Hundreds Injured in Thai Protests
Thailand suffered its worst political violence in more than 16 years as police battled protesters who besieged the Parliament Tuesday in their struggle to change the country's system of democracy.
One woman died and more than 400 people were injured, according to the New York Times.
The army moved into the streets of the capital, Bangkok, while most of the protesters eventually left the area around Parliament and regrouped on the grounds of the prime minister's office, which they have occupied since Aug. 26.
The violence heightened the political uncertainty that has bedeviled Thailand since early 2006, when large protests called for Thaksin Shinawatra, the tycoon-turned-prime minister, to step down for alleged corruption and abuse of power.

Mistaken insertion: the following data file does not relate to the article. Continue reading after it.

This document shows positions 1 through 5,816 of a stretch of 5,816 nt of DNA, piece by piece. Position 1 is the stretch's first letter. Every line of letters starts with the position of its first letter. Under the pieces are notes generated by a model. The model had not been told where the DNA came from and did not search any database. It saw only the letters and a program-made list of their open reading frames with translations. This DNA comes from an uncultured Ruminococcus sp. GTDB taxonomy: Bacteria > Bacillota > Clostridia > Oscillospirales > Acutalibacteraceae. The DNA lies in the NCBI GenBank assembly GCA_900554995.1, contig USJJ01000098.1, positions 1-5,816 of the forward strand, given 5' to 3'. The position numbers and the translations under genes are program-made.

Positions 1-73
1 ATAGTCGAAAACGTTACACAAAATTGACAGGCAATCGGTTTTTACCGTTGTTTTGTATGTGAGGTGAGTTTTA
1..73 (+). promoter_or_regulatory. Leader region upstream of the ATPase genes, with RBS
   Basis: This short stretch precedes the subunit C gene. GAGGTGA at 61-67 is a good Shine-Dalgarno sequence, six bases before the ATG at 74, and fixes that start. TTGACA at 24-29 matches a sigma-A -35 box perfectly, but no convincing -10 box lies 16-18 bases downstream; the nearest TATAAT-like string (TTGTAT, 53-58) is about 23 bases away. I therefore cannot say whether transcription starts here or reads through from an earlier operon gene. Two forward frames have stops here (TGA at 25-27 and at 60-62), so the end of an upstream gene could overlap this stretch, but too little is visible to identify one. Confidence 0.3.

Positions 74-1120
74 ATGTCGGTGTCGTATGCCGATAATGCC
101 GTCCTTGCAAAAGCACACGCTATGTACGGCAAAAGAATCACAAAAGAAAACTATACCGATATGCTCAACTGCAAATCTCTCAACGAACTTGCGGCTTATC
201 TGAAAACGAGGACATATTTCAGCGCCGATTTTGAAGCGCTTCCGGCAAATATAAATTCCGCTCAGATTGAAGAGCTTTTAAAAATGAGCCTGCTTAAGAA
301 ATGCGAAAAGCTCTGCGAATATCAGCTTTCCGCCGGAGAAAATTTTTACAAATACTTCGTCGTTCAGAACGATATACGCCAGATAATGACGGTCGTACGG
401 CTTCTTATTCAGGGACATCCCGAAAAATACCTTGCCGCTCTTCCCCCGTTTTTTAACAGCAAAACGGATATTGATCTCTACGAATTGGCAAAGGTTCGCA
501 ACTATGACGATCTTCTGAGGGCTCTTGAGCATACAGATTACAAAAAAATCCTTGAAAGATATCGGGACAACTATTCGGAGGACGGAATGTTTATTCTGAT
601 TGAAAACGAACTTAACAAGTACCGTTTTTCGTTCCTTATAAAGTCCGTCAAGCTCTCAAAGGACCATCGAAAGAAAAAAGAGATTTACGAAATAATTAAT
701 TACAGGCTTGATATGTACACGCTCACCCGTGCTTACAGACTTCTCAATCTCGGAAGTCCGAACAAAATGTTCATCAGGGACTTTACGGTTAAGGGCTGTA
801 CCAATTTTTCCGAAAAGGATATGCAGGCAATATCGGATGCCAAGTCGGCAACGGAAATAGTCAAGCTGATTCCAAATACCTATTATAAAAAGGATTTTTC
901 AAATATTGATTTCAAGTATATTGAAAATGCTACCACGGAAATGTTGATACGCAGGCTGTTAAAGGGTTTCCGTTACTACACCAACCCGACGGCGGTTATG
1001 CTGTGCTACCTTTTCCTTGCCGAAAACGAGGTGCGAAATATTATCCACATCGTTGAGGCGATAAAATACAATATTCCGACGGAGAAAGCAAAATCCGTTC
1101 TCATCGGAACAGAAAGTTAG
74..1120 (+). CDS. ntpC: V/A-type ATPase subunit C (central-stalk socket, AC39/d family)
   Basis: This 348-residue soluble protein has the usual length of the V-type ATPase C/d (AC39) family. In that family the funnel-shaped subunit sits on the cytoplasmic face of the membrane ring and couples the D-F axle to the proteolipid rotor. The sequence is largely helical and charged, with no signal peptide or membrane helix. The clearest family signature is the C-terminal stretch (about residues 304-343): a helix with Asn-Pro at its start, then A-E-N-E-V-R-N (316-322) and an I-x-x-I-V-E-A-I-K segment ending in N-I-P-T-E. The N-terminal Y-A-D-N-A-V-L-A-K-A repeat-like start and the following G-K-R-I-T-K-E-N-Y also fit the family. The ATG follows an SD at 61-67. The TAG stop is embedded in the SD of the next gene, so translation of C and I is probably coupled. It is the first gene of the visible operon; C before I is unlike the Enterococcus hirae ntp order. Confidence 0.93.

The protesters, calling themselves the People's Alliance for Democracy, include royalists, wealthy and middle-class urban residents and union activists, all of whom feel threatened by political and social change, including globalization that hits their pockets (Yahoo! News).
Another erupted in the late afternoon with authorities firing countless volleys of tear gas to clear a path for lawmakers to leave.
Protesters also used iron rods, slingshots, firecrackers, rocks and bottles to attack the police. In an assault filmed by Thai television network NBT, a pickup truck plowed into a squad of policemen on a sidewalk. Rioters torched parked cars, trucks and vans (Yahoo! News).
The violence was confined to a small area near the part of the city housing most government offices.
At least five major confrontations with police left 410 people injured, 66 of whom were hospitalized, medical authorities said.
Several people lost legs. Demonstrators charged police had used grenades; authorities denied it (Yahoo! News).